By July, there had been a marked improvement in both scores and consumption.

Fuel economy improved by 2.5mpg per vehicle – or around 11% – achieved by smoother, more efficient driving, driven by the live feedback box.

If the same results are seen across the business – and early indications are good – Stone estimates an annual savings target of up to £1 million, made up primarily of an estimated £600,000 saving from fuel economy and idling, reduced maintenance and vehicle repair, and a lower spend on tyres and brakes.

“I don’t understand why you’d have a fleet without ,” Stone enthuses. “Why you would not want to be able to monitor how a fleet that costs this much is being driven and looked after is beyond me.”

Data from the telematics system has been made available to staff at Inchcape, which Stone says has improved the service and care drivers receive.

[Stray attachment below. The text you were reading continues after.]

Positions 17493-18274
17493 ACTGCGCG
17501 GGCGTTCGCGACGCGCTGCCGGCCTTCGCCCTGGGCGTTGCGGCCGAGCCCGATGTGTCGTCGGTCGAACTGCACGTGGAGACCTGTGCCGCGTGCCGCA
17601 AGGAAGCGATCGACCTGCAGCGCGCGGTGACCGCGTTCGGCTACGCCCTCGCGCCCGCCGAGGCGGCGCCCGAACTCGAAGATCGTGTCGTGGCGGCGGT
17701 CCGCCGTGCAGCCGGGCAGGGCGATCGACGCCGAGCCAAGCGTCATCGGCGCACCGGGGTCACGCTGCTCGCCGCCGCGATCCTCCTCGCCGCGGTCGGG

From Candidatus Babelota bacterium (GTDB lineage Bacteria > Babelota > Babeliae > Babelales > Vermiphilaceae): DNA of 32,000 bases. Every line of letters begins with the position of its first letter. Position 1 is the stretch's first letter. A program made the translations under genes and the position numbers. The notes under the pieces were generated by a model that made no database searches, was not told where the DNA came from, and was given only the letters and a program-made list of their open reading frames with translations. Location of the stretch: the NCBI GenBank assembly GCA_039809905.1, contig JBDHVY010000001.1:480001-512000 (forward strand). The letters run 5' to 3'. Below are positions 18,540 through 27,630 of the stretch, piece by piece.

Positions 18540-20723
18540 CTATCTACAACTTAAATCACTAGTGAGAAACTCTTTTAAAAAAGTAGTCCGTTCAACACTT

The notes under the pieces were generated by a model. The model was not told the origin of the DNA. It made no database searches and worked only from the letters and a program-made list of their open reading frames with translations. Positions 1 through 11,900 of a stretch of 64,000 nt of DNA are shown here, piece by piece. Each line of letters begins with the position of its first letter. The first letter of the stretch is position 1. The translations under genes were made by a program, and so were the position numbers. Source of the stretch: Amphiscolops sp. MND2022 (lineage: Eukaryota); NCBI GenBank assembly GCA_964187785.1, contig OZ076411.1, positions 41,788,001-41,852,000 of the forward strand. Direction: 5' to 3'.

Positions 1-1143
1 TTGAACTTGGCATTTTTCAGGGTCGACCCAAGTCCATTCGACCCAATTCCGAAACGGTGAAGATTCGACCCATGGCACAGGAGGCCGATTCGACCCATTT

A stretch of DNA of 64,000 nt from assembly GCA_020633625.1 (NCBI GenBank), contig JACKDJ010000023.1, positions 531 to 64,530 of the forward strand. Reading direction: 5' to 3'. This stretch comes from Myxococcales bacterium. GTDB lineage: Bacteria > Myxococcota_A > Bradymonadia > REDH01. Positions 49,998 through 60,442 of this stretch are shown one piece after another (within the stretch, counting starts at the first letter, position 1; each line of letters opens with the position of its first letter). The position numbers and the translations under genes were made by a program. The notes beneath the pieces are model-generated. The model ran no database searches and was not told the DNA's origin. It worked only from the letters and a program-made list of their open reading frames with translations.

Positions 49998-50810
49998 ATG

“When one of our guys phones up, the person at the call centre will bring up their vehicle on the screen, and can locate them and see any vehicle fault codes, current mileage and vehicle status,” he explains.

Inchcape will proactively monitor fault codes, and book in vehicles before they get to a breakdown situation.

The benefits to SGN of fitting telematics to vans is amply demonstrated, but what about its car fleet?

Stone and his finance team have trialled a mileage reporting version of the system in their own cars as a small feasibility study.